In a remarkable moment after WWII New York became the centre of the art world, simultaneously seeing the development of new ways of hearing music, and new ways of seeing art.
It was here that the American experimental composer Morton Feldman said, “What was great about the fifties is that for one brief moment - maybe, say, six weeks - nobody understood art. That’s why it all happened”.
The composer Samuel Andreyev shows how composers and artists in New York in this period went about the difficult business of wrestling with a new abstract language, often at great cost to themselves, to produce some of the masterpieces of post war American art.
Samuel focuses on the powerfully productive relationships that Feldman had with the abstract expressionists, Philip Guston, and Mark Rothko, who showed him by example how to set his sounds free, in the same way their paintings set colours free.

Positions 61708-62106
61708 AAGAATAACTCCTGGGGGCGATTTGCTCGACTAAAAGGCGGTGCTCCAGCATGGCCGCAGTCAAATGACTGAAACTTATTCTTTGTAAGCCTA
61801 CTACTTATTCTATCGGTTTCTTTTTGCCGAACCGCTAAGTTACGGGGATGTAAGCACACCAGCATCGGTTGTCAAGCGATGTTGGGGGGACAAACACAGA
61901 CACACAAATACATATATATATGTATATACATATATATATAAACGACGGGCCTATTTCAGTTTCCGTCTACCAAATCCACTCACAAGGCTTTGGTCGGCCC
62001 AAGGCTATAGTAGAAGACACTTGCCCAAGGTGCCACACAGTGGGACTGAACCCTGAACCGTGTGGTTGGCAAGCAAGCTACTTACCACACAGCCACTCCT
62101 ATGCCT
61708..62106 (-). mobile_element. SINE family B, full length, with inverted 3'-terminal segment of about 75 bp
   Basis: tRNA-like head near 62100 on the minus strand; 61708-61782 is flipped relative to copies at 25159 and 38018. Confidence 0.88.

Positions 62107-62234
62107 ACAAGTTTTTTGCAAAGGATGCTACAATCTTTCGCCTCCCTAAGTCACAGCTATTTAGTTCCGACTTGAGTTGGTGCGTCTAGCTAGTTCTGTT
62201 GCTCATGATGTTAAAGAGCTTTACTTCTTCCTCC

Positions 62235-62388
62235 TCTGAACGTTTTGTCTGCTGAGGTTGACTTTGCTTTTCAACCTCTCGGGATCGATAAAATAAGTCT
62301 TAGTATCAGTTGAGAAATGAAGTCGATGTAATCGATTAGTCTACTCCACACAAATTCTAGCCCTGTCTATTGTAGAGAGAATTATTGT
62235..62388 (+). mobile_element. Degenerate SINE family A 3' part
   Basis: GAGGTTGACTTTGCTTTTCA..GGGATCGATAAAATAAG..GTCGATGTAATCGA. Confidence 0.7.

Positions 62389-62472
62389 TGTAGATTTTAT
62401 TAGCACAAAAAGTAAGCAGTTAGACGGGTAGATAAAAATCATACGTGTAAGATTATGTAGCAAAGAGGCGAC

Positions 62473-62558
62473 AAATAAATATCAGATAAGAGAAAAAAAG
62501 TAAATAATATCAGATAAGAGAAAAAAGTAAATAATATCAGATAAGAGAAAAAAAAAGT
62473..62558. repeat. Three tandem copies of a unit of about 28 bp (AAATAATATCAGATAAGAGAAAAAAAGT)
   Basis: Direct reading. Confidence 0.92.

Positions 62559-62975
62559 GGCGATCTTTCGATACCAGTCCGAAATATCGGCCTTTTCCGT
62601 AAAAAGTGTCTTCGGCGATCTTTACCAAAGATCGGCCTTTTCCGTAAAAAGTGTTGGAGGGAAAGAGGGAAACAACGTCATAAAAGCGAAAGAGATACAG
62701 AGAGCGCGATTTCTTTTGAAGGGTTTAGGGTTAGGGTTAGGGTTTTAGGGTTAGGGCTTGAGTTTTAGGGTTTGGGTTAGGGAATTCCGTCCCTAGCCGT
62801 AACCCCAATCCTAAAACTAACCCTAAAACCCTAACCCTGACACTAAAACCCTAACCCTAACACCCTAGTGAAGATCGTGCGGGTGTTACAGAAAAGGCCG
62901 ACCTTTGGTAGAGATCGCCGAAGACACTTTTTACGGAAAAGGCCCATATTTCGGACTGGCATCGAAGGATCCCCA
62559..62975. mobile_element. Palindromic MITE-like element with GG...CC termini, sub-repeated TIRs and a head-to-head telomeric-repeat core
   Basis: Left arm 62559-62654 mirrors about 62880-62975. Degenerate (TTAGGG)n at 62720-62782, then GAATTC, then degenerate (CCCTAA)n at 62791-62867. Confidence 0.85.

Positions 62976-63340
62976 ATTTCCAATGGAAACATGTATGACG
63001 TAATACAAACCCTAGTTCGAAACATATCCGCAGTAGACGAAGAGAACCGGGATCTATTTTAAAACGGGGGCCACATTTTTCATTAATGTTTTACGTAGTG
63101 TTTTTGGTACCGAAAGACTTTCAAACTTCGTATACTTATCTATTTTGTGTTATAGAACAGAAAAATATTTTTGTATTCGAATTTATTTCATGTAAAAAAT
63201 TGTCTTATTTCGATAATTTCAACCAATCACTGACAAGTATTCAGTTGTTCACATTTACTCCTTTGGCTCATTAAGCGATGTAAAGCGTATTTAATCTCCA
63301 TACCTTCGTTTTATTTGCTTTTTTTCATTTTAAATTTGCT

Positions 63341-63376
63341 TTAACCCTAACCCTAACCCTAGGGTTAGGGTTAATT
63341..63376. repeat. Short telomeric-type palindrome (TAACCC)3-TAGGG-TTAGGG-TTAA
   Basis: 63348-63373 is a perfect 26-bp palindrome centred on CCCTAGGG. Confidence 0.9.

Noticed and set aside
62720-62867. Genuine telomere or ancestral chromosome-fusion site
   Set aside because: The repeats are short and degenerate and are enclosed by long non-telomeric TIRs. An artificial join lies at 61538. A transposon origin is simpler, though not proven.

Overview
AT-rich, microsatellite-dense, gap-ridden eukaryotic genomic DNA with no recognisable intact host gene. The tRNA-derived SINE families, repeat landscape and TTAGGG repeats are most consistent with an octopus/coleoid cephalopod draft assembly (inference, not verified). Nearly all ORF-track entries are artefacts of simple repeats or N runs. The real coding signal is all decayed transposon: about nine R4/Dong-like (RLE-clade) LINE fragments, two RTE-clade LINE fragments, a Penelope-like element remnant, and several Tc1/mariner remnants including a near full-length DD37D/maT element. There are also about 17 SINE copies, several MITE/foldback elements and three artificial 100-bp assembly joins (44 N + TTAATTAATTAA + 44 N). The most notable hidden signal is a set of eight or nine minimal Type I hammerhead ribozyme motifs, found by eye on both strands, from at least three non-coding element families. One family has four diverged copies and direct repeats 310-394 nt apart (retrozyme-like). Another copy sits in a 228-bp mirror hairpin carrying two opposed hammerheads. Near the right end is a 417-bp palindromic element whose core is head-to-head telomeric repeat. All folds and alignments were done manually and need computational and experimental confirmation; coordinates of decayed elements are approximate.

Feldman even called his own compositions, ‘Time Canvasses’, where he said, he more or less primed the canvas with an overall hue of music. This is a clue to the unorthodox way Feldman’s music - which can be both very long, and almost always very quiet - remarkably blurs what we imagine to be the boundary between music and painting.
A Soundscape Production, produced by Andrew Carter.
Time Canvasses - Morton Feldman and Abstract Expressionism